What is Andyland? Where is Andyland?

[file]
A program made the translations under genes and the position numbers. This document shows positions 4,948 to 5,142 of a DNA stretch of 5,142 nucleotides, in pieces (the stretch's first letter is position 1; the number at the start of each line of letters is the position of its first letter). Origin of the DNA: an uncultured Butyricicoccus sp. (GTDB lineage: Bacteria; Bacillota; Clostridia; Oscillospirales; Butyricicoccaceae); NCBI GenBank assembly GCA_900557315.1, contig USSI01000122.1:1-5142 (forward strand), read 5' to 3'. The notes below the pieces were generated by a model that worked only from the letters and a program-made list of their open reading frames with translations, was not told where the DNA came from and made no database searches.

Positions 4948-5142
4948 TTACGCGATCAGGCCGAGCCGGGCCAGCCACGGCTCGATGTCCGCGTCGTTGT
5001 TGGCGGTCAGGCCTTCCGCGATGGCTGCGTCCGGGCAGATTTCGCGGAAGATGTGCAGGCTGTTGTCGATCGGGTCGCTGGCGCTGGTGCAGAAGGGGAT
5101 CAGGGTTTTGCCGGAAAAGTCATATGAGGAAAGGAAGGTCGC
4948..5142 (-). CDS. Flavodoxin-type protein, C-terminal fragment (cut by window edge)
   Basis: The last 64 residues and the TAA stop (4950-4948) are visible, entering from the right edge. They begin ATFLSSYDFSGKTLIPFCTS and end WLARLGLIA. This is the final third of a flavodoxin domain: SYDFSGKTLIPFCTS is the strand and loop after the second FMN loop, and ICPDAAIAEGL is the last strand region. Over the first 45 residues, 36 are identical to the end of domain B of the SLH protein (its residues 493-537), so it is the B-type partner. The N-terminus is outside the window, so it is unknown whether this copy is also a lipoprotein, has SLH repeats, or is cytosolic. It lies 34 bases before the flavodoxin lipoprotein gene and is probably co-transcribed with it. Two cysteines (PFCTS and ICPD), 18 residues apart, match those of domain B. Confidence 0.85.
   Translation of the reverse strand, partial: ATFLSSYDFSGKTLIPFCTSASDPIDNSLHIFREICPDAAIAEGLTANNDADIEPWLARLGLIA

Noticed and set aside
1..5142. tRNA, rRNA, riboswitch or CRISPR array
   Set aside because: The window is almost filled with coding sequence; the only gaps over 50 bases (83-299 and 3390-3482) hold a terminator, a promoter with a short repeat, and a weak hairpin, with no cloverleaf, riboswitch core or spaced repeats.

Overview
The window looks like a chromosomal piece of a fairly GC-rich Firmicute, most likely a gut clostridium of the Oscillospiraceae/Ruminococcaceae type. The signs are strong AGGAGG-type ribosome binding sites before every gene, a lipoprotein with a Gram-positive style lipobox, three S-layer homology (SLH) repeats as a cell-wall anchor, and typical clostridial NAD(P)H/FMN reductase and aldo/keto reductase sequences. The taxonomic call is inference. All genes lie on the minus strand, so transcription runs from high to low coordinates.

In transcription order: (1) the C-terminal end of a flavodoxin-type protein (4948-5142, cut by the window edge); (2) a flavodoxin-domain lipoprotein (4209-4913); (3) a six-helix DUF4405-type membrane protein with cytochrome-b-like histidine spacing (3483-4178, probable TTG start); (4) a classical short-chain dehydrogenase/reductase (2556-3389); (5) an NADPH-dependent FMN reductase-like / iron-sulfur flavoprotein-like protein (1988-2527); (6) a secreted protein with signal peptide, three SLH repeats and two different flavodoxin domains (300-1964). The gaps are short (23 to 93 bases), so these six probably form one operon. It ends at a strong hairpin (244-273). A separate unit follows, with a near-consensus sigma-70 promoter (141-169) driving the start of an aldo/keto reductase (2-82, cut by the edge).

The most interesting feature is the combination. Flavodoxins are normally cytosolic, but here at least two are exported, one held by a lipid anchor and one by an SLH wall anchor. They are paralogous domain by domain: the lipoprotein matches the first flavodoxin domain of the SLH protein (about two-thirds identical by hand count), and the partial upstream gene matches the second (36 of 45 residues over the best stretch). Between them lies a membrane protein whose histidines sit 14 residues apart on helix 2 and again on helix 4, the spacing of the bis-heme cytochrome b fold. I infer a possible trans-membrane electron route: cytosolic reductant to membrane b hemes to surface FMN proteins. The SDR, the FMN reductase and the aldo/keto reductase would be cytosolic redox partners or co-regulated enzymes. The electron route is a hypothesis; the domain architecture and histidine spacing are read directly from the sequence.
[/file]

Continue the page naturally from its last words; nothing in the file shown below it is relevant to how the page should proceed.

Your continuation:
These two fundamental questions have interesting answers for the curious. Andyland, as the name suggests, is a place. The drawings are minimalist surrealist landscapes. They represent a virtual world, Andyland, and also contain virtual worlds. Encompassing a key feature of 20th century media art, one of the main figures in the landscape is the landscape television. The rounded rectangle suggests television, historicized by contemporary screen based culture. A generational link exists between vintage network television and Internet-based media. In the age of YouTube, the cathode ray tube (CRT) can certainly seem anachronistic. But it contains the pre-history of virtual culture and foreshadows exciting developments in new media arts. Video art by artists such as Nam June Paik and Ant Farm used the cathode ray tube as both sculpture and subject. Reduced to iconic logos status, the television in Andyland is the delivery mechanism for contemporary world culture, to wit, a virtual world. The television as landscape recalls specific media art histories: the 1950s early television history, 1970s video art history, 1990s cable television culture and the promise of video on the PC (CRT) desktop. With the backdrop of popular computing, screen based culture has become increasingly interactive, as evidenced by popular culture (gaming), global internet culture, and virtual worlds. Television as video and Internet hybrid has become increasingly dialogic. Virtual worlds have an embedded dialogic. Andyland televisions become part of the logos of virtual worlds, and exist in a virtual world.